Yachting & Boating World: Three drones were launched from Plymouth on Tuesday to track fish in and gather data on oceans around UK.


Three marine robots have been launched to track fish populations and gather ocean data in and around new Marine Protected Areas (MPAs). The drones, which were launched in Plymouth on Tuesday by scientists from the Marine Biological Association and engineers from the National Oceanography Centre (NOC), aim to learn how fish use MPAs on a day-to-day basis.

Using acoustic ‘pingers’, fish species such as plaice and sole will be tracked at sea by the robots. Assisting them in their data collection will be fixed seabed listening stations.

The three autonomous vehicles, AutoNaut, C-Enduro and the SV3 Waveglider will all be carrying a range of sensors to collect additional data on the physical properties of the ocean, such as water temperature and salinity.

Onboard GoPro cameras will also capture valuable photographs and video footage of seabirds and other marine wildlife. Project leader Dr Stephen Cotterell, said: “This technology will give us a new dimension in our understanding of fish movements, residency and migrations in and around the marine protected areas off Plymouth.

“Understanding how fish use MPAs will be vital in understanding the value of these management tools to conserve fish stocks. One of the aims of the EU Marine Strategy Framework is achieving sustainable fisheries, through and ecologically coherent network of MPAs. We just don’t know enough yet about how effective MPAs are for mobile species. With this work we aim to get somewhere closer.”

This week’s launch is the second phase of the pioneering project, which previously saw five marine robots travel hundreds of kilometres off the Isles of Scilly to collect data about oceans.

Head of the NOC’s Marine Autonomous Robotics Systems group Dr Maaten Furlong, said: “This second phase builds on the success of phase one and allows us to test the vehicle fleer in a coastal waters. “Using autonomous surface vehicles in combination with fixed seabed assets significantly enhances the scientific value of the system.”

The two-phase project is the largest deployment of marine autonomous systems ever seen in the UK and will provide important information about the shelf seas, marine life and the scope for autonomous vehicles in future research projects.

See article at Yachting & Boating World – Click here



Categories: marine environment

The Ocean Cleanup project has successfully completed its crowd funding campaign. With the support of more than 38,000 funders from 160 countries, in 100 days more than US $2million has been raised.


The project, founded by 20-year-old Dutchman Boyan Slat when he was just 17, aims to clean the oceans of plastics using a system of long floating arms attached to the seabed, so that ‘the oceans can basically clean themselves.

Thanks to the successful funding campaign, the next step, which comprises the construction and testing of large-scale operational pilots, can now be initiated.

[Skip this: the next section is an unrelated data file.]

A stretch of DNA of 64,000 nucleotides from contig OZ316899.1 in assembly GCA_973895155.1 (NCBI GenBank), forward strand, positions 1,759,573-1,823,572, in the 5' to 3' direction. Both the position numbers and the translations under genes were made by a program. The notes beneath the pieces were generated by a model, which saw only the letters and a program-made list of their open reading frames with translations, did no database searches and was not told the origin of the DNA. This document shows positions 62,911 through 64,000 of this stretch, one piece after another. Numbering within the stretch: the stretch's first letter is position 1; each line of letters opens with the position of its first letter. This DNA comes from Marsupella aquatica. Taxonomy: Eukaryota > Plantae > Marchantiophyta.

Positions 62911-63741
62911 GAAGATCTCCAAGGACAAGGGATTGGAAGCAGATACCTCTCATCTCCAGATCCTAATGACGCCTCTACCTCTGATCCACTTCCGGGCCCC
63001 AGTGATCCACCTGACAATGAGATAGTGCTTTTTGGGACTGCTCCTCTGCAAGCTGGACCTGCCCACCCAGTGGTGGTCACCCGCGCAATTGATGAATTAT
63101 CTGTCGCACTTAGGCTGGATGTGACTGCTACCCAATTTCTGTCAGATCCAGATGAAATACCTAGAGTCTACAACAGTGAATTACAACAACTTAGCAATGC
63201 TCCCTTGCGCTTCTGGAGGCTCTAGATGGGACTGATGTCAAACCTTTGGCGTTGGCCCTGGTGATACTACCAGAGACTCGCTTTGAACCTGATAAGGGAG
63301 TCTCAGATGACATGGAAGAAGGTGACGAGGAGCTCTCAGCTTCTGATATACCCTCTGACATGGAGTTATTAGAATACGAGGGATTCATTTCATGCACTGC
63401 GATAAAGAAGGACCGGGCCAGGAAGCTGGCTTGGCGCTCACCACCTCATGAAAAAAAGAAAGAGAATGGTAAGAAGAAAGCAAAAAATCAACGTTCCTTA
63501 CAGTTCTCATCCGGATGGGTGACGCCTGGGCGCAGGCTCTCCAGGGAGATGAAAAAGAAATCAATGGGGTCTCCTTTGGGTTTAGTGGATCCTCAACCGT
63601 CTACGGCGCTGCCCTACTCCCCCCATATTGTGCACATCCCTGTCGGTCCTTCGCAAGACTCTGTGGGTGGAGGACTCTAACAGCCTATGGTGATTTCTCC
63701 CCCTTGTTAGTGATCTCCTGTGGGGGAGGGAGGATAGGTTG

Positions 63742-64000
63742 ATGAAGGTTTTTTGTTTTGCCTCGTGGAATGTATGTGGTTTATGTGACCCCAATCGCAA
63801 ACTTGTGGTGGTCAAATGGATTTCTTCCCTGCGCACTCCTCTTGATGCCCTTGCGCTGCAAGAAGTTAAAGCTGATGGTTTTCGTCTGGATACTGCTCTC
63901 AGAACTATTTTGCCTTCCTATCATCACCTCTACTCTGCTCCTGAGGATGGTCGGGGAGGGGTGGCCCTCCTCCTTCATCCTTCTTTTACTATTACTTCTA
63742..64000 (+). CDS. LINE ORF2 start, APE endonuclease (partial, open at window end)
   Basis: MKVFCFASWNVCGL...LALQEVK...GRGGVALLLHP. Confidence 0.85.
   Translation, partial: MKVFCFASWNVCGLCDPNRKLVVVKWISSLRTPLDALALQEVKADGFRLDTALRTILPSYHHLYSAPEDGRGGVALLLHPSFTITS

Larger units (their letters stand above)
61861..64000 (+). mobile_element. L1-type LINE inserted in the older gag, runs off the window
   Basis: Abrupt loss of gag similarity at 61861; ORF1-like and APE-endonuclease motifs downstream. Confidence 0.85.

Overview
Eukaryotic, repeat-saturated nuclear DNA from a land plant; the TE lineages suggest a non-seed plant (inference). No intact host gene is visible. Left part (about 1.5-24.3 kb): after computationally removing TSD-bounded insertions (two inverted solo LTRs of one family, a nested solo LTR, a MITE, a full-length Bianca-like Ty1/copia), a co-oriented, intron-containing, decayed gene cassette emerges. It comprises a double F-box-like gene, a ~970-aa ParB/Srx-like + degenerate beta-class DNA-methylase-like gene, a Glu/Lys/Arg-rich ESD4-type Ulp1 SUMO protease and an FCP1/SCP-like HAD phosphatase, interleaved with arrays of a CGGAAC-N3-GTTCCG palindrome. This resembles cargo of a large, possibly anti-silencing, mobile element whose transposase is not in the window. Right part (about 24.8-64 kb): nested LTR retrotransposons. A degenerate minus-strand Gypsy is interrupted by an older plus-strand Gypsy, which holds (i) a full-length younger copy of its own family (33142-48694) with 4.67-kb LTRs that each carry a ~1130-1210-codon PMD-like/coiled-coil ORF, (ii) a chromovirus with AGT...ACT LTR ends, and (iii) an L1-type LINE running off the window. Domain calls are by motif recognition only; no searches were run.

The Ocean Cleanup will now assemble a new team to lead the research, and plans to start the pilot phase next month. The team projects the first pilot will hit the ocean within a year.

A series of up-scaling tests will ultimately result in a fully operational offshore cleanup array by 2017.



Crowd funding record-breaker
Boyan Slat, CEO of The Ocean Cleanup Foundation, said: ‘Plastic pollution has been recognised by the UN as one of the major environmental challenges facing mankind in the 21st century.

“The crowd funding received so far enables us to start the Pilot Phase, in which we push the concept from feasible to executable. ‘Hence, we are very grateful to all of whom have supported us worldwide, all crowd funding and professional in kind contributors, as well as the many volunteers and ambassadors who invested their enthusiasm, and gave us the confidence to keep going.

In June this year, Boyan Slat presented The Ocean Cleanup’s feasibility study – a 530-page report, authored by 70 scientists and engineers – proposing a viable method to clean half of the so-called ‘Great Pacific Garbage Patch’ within 10 years’ time.

At the same time, a crowd funding campaign was launched, aiming to collect $2million within 100 days. The target had been achieved in 98 days.After completion, US $2,154,282 had been raised via 38,615 donors, making it ‘the most successful non-profit crowd funding campaign in history’, according to crowd funding platform ABN AMRO’s SEEDS, who facilitated the campaign.

See article at Pratical Boat Owner – click here



Categories: marine environment

Boat owners with vessels moored in non-tidal Thames marinas have been urged to ensure that they have paid their licence fee.

The Environment Agency has urged boat owners moored at marinas on the non-tidal Thames to ensure they have paid their licence fee. This warning comes as the navigation authority prepares to launch its annual enforcement drive on the river.

Following legal counsel, the EA has been reassured in its interpretation of the Inland Waterways Order (2010), which states that all boats kept on the non-tidal Thames must be registered, even those moored in marinas.